Alsey News – December 8, 2021
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Hello from Alsey. The weather has been a mixture of everything. The wind has been worse. Looking forward to spring.
Remember our men and women in uniform and the leaders of our country in your prayers. Others on our prayer list include Cindy Holmes’ family. Harold Jefferson, Chuck Roberts, Jerry Wilcox and wife, Jennifer Hoots, Tara Dowdy, Judy Cannon, Karla Cannon, Delores Cannon, Bronya Sanders and family, Penny and Kirby Fay.
Happy Birthday to Patti Brown on Dec. 7; Sue Riggs on Dec. 8; Debbie Hart, Robin Lyons, and Autumn Savage on Dec. 9; Tom Clayton, Katie Boester and Iden Griffin on Dec. 11; Kay Smith on Dec. 12; Adam Reardon and Ron Coultus on Dec. 13; Kyle Massey, Christopher Massey, and Julie Peterson on Dec. 14.
Happy Anniversary to Scott and Bronya Sanders on Dec. 8; John and Judy Craig on Dec. 14.
Hope all had a great Thanksgiving. Now we can think about Christmas activities.
With basketball in full swing, here is a letter to the editor from 1947:
“More Basketball Memories
Having read to me Bob Tankersley’s letter regarding the Winchester-Pittsfield feud, brought back many memories.
The feud between Winchester and Pittsfield was in full force back in the ’20’s, when we crossed the river by ferry. But the most memorable game I can recall was in 1947. Hunter Chapman was school principal, and Bill Strickland was coach. Strickland had come to us from coaching at Pittsfield–that added “fuel to the fire.”
That night in 1947–almost all of Winchester was crowded into the old gym, standing room only. We had a crack team made up of George O’Donnell, Edwin Evans, Jonas Lashmet, Pat O’Donnell, Bill Stuart, Jim Penton, LeRoy Moss, Dan McLaughlin and George Peak. Managers were Charlie Marshall and Sam Peak. The cheerleaders were Evelyn Evans Haggard, Mary Jane Corrie West and Jennie Neece Six.
As we entered the gym, the atmosphere was volcanic, everyone was tense. The game was rough and tough, the noise so great you could hardly hear the referee’s whistle. Tempers flared, the players and audience were all of for “bear.”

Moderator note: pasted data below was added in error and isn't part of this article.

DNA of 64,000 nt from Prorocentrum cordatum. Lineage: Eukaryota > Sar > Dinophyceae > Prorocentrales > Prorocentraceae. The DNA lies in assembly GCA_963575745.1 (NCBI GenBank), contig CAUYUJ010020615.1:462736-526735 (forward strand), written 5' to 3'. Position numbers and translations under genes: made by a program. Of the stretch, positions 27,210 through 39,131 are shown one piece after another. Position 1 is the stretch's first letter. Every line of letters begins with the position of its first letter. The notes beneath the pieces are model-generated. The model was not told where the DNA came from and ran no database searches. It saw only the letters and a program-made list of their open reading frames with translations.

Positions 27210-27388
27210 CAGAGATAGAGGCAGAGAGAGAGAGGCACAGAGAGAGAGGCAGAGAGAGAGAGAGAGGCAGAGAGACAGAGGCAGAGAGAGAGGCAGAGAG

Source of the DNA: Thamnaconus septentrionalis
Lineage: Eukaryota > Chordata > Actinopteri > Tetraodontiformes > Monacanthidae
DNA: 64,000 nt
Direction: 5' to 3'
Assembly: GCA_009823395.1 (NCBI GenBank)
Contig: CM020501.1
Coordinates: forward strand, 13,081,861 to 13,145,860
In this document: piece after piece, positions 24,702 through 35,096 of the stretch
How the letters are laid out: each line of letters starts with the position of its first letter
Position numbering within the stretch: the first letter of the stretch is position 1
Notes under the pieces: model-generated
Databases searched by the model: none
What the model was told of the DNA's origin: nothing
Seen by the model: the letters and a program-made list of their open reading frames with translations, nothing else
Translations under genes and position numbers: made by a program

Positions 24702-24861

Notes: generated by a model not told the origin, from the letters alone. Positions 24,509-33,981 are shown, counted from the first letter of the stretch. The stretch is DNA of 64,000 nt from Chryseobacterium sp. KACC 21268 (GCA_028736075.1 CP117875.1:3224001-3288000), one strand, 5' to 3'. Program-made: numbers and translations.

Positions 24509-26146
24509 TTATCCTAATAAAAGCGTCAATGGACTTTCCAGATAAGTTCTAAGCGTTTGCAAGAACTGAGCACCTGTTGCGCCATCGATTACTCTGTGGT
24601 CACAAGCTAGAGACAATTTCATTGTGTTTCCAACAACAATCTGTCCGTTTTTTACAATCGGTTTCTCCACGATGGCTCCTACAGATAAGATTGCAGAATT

We were defeated–I always swore it was the referees, twas truly a one-sided game. When leaving the gym, a group of men was pushing Ercil Little, who had served as statistician. His mother, Clara Little, Cort McLaughlin and Dana O’Donnell were trying to free him.
Coach had sent our boys to the dressing room. Some Pittsfield man tried to push the door open. Moss and Evans grabbed him and popped him– and hurled him out of our dressing room. He turned out to be the deputy sheriff. As I recall, Dudley Evans or Russell Boston, or both, took up guarding the door and told the Pittsfield people trying to get to our team to wait until they showered and dressed.
Instead of showering and dressing, the coach, team, and managers slid out the dressing room window, jumped into the bus, which had been revved up and left on high for Winchester. Rumors were flying, the bridge would be lifted, the team arrested, etc. All Winchester made a mad dash for their cars– with Pittsfield chasing Winchester and Winchester chasing Pittsfield. Everyone took that old road with its hairpin curves on high. There were many sighs of relief when we crossed over that bridge into Scott County.
I cannot remember how it was finally settled. Hunter Chapman had a temper of his own, but he had a great deal of finesse and tact. Maybe it helped because he was on the State Board of the Athletic Association.
This eventful night made good conversation for many a moon. In fairness I must admit Mr. Smith who coached many years at Pittsfield, was a gentleman.
When I hear that Winchester is playing Pittsfield, even today, there is a little stir in my old tired blood and my mind hears the old battle cry– Beat Pittsfield.
Class of ’27
P.S. I received a personal foul that night because a stupid referee fell over my foot.”
Winchester and Pittsfield have always been rivals.
That’s all I have for this week. Be a friend to someone in need this week.